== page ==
If you’re not sure how to adjust it, see your monitor’s instructions – although generally, hitting those buttons will take you to the brightness settings (since there aren’t many options).
Set the brightness setting as low as feasible, which is about 60%, just as you would on a laptop. For the most part, this is the optimum brightness setting.
Choosing the right monitor contrast for your eyes
Poor contrast, like too much of it, may cause your eyes to get weary. This option isn’t as bad for your eyes as the brightness settings, but it’s still essential, because brightness and contrast typically go together.
In contrast to the brightness settings (which should be as low as feasible), the contrast settings are generally the opposite – you want it to be greater rather than lower.
You won’t be able to alter your contrast settings on a laptop since they’re automatically set to optimum levels.
If your display is older or you require a lot more contrast, there’s a setting called “high contrast mode” that truly brings everything to life. It also alters the color theme to very bold and contrasting hues, so use it only when absolutely required.
To get to this option, enter “high contrast” into the Windows search box and then choose “Turn high contrast on or off” from the search results. This will bring you to the following page, where you may activate or disable this mode:
As previously stated, this alters the operating system’s color theme and is usually not required to be enabled. You may turn it on if you’re having trouble seeing what’s on your screen (and it’s not because the brightness is too low).
On a desktop computer, changing the contrast settings
Altering the contrast setting on an external monitor is similar to changing the brightness levels: you’ll need to click the buttons on your display to get to this option.
In comparison, the most typical figures in this area are approximately 65 percent to 70 percent. Lower levels will result in a less clear picture, while higher levels will result in a “burned image” look. As a result, while you’re setting it up, aim for these levels.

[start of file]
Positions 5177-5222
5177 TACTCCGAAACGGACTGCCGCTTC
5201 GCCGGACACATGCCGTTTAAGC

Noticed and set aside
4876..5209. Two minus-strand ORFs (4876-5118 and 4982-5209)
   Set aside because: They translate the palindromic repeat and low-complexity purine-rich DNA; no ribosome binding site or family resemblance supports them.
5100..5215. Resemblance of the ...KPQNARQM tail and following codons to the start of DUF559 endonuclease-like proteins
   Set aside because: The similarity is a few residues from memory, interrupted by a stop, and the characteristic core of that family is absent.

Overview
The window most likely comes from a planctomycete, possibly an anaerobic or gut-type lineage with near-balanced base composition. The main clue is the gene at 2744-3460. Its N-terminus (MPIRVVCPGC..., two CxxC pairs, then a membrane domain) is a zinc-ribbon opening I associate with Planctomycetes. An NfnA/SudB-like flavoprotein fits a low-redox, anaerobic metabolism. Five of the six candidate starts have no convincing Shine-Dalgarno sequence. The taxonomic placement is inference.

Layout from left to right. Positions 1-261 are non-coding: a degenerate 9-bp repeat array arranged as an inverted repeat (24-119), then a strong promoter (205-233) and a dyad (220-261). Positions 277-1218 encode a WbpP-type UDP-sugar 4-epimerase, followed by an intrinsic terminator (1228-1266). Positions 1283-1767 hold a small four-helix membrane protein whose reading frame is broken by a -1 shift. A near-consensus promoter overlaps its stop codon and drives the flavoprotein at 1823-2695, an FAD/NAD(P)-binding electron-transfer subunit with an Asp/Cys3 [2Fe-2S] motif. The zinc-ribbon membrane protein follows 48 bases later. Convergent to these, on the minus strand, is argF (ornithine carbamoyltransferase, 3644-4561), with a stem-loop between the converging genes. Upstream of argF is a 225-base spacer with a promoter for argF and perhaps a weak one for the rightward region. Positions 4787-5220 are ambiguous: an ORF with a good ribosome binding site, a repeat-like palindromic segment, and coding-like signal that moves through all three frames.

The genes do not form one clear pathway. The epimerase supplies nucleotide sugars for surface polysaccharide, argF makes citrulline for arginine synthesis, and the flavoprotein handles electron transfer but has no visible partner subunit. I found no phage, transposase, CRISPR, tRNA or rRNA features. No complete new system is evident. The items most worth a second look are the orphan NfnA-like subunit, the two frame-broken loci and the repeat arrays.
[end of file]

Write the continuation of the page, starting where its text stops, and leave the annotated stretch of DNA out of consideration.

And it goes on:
Remember that, although contrast isn’t often the primary cause of weary eyes and eye fatigue from spending too much time in front of the computer, it still has to be adjusted to the appropriate levels to minimize eye strain.
Taking it to the next level
Setting the appropriate brightness and contrast on your display is essential, but it may not be enough to keep your eyes healthy.
I highly advise you to get a set of blue light filtering glasses (I’ll provide the link again here), as they work wonderfully for people who spend a lot of time in front of the computer.
Alternatively, just enable Night mode in your monitor’s Display settings (right-click on the desktop to access them). After sunset, your monitor’s color temperature will automatically shift to a warmer setting, providing further eye protection.
And that would be the end of it! Now you know all you need to know about these critical settings (and many more things to do) to keep your eyes in great condition while working on your laptop or computer.
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All the pixels in an image-producing monitor are not the same. It’s important to set the correct monitor brightness and contrast settings to ensure you are able to view an image clearly, especially if you are working in an office environment. If you are not, you can make the screen brighter to compensate, but this will increase the amount of light energy emitted from the monitor.. Read more about best brightness and contrast settings for monitor reddit and let us know what you think.
Frequently Asked Questions
What monitor brightness is best for eyes?
The best monitor brightness for eyes is usually around 100 nits.
What is the best color setting for monitor for eyes?
The best color setting for a monitor is usually the one that allows you to see the most colors.
Is higher monitor brightness better for your eyes?
Higher monitor brightness is not better for your eyes.